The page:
Disaster Recovery Payment, The Cost of Child Abuse report, Western Australia income management
E & O E – PROOF ONLY
JENNY MACKLIN: As you would be aware the Prime Minister has today announced that the Australian Government will provide immediate assistance to the people of south-east Queensland who have been so seriously affected by the storms that ravaged the area on Sunday. So I can now announce that people who were adversely affected will from today be able to receive a one-off payment of $1000 for each adult and $400 for each child to help relieve their hardship. People who are eligible will be those who have been seriously injured, whose principal place of residence has been destroyed or seriously damaged. Claims can be lodged with Centrelink today and payments are expected to flow as soon as possible. People can ring the hotline, the number is 180 2266 for further information, and as I say they can lodge their applications for the payment today.
This is assistance on top of that which was announced yesterday, that was the Natural Disaster Relief and Recovery Arrangements and that money is for clean-up operations, for emergency food and clothing. Those arrangements are delivered by the State Government and half the cost is met by the Federal Government. If you have any other questions of detail we can answer those shortly.
The second issue I want to discuss is in relation to child abuse and you would be aware that a very significant report was released today, a report that says that the cost of child abuse to our community may be more than $10 billion. This report called The Cost of Child Abuse in Australia is a very significant contribution to our understanding of the very very significant burden that child abuse and neglect puts on children and families and on the community more broadly. The world day for the prevention of child abuse is tomorrow, the 19th November, and it is a very important opportunity for us all to remember the terrible impact of child abuse and neglect on children and makes us all focus on what it is that we need to do to address these terrible levels of abuse.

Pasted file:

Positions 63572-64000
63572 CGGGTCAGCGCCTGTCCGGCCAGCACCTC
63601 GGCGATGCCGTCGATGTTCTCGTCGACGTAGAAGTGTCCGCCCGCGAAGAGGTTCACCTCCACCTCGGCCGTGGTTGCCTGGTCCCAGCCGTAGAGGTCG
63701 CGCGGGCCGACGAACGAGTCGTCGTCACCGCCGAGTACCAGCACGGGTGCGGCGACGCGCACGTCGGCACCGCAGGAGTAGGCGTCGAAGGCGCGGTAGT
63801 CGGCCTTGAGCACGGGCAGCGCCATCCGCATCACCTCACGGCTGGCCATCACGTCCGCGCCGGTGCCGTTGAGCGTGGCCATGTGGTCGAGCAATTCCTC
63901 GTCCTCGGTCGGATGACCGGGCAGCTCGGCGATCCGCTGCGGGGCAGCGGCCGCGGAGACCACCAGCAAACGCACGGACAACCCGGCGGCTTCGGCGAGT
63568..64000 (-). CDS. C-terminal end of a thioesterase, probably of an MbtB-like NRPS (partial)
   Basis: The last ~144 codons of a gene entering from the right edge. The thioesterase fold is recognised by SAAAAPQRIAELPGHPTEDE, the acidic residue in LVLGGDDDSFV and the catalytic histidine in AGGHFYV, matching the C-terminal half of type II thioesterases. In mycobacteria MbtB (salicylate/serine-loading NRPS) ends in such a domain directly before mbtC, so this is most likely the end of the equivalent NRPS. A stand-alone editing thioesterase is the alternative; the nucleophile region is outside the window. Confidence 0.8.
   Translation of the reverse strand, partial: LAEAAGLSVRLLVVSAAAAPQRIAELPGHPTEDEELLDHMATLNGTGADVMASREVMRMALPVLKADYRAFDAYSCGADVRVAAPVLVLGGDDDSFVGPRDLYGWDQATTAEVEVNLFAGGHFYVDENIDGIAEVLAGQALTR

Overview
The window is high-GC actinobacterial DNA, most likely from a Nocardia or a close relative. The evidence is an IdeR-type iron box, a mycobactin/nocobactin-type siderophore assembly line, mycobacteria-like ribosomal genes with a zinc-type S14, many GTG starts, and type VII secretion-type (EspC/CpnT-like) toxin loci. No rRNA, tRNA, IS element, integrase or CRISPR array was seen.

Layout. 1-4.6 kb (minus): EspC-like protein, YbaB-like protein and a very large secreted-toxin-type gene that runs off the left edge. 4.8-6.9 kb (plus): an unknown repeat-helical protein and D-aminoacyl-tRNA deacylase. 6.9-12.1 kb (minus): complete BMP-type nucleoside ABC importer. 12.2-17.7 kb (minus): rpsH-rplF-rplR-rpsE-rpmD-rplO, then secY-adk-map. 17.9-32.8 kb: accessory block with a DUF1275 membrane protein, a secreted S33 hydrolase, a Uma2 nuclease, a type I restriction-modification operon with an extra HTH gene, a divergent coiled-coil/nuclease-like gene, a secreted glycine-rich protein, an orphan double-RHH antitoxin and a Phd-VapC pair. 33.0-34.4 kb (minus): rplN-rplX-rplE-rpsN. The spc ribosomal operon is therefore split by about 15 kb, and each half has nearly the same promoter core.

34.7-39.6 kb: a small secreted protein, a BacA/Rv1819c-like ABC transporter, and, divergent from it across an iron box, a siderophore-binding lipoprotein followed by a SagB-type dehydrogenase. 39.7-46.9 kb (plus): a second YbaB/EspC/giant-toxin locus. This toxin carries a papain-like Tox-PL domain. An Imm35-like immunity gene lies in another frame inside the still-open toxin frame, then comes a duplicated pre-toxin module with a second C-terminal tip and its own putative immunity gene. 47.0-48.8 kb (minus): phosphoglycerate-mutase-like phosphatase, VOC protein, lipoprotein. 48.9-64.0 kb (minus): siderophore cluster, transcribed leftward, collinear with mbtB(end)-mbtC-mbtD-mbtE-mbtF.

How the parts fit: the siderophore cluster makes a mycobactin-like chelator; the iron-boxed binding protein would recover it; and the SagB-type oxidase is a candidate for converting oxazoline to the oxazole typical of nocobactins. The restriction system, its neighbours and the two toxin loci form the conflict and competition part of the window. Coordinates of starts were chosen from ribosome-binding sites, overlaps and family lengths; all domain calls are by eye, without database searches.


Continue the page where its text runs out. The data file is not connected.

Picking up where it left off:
I am very pleased to be able announce in that context that we have come to a very significant agreement with the West Australian Government. From the 24th November this year, income management will commence in Kununurra in the Kimberley and in the Cannington district of Perth. This is a very significant initiative and will enable us to introduce income management in a different way in Western Australia from that which we are trialling elsewhere. Income management in Western Australia starting in these two areas on the 24th November will work in the following way: The Western Australia Child Protection Authorities will be able to recommend to Centrelink that up to 70 per cent of welfare payments and family payments can be income managed for the benefit of children. 100 per cent of lump sum payments will be able to be income managed. This is a very significant agreement. It has never been put in place before and I would just like to thank both the current Western Australian Government and the previous Western Australian Government for their very significant willingness to work with the Commonwealth to introduce this new arrangement.
This is the third effort by the Federal Government to introduce income management in different parts of Australia. We have of course compulsory income management in many communities in the Northern Territory and in Cape York in Queensland a different trial using family responsibility commissions. As a result of the experienced that we gained from each of these areas will form our considered view about how to take this issue further right across Australia.
REPORTER: How long will this trial last?
JENNY MACKLIN: This is now in place and as far as we are concerned we are providing money for the next two years, $18.9 million will be provided to Western Australia for this trial and it will be extended through different parts of the Kimberley over the next three or four months.